This infographic has gone viral across the past few days, and for a very good reason. Many PhD candidates in biology aspire to have the life of their mentor in graduate school. I will even admit that it seems like utopia except for the time away from the bench. I hope to never be that hands off. Three things are striking to me on this infographic derived from an NIH report published in 2012 on enrollment, retention, and short- and long-term success in academia. First, the high dropout rate of 37% across the average length of time that it takes to get a PhD in biology which is about 7 years is higher than other professional degree programs: law school, business school, and med school. Although this can easily be explained by the lack of financial commitment. Most PhD candidates are paid enough to not have to take out loans or find another job whereas those in other professional degree programs feel the need to bite the bullet if they are already $100k + into paying for their program. Second, PhD candidates say they want to get a PhD because they want to be in a faculty position. The NIH portfolio reveals, however, that a tenured faculty position is a rare gem, reserved only for 8%. This statistic is likely lower for women and minorities because let’s face it, even in 2014 academia still greatly struggles with recruiting more than just frat boys. Lastly, I was shocked to learn that postdocs really aren’t as mistreated as I previously thought. The average length of one is 4 years and only about 30% do a second postdoc. Maybe I am hanging out with the wrong crowd. At any rate, this infographic emphasizes the importance of planning ahead in the short- and long-term by means of having a Career Development Plan. Fill one of these out and post it to your bulletin board. It is helpful, trust me.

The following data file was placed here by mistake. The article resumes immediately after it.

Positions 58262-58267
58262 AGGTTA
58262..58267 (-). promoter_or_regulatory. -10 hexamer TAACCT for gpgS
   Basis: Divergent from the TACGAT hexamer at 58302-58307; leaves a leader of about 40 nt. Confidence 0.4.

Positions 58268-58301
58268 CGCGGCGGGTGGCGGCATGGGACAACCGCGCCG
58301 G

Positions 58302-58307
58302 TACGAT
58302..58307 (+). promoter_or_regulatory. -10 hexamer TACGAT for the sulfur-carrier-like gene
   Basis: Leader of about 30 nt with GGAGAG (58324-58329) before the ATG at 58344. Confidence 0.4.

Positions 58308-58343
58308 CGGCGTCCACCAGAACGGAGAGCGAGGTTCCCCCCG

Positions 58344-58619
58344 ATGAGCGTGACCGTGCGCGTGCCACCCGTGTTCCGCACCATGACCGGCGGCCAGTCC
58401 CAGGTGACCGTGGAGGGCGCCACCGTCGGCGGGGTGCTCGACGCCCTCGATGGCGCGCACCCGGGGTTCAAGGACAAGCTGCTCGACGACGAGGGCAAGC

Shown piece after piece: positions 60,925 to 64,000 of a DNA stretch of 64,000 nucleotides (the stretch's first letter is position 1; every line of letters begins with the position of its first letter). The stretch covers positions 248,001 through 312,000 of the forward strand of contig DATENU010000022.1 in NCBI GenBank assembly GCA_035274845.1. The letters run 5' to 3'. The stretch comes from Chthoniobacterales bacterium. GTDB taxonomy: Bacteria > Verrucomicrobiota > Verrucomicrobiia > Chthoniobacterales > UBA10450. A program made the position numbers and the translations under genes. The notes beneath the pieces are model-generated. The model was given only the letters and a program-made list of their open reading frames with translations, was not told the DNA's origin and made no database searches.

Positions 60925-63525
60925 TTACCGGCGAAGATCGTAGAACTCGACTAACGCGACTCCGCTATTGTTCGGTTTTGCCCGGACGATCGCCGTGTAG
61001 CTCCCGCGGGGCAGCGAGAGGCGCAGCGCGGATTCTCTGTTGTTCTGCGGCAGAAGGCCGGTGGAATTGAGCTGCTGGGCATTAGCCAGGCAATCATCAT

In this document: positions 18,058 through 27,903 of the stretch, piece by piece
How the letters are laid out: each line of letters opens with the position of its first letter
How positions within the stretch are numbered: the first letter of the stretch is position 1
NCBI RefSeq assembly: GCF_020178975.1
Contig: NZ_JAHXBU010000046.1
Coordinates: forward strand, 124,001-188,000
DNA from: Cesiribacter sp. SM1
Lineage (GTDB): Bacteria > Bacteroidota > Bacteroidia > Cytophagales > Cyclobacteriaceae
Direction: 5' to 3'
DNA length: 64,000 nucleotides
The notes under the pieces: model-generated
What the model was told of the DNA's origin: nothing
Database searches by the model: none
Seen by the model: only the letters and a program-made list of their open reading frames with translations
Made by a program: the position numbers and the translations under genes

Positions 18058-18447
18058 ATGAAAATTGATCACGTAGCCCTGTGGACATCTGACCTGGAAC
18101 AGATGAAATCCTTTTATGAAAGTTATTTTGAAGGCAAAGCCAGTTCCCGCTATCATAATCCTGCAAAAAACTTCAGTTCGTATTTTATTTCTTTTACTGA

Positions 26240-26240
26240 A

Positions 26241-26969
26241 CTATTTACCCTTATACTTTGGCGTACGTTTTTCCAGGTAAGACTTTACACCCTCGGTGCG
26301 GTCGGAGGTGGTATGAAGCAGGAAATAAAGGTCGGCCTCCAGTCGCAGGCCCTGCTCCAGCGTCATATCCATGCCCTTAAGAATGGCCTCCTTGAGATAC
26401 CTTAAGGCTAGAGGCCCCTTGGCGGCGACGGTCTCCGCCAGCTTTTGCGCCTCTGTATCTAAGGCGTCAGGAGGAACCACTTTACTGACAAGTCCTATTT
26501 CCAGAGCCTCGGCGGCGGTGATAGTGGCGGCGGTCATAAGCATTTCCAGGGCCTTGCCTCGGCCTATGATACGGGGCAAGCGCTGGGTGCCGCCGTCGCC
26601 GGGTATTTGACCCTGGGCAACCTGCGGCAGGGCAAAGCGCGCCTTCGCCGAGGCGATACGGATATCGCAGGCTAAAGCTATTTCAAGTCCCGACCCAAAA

from getting a Phd to having your own lab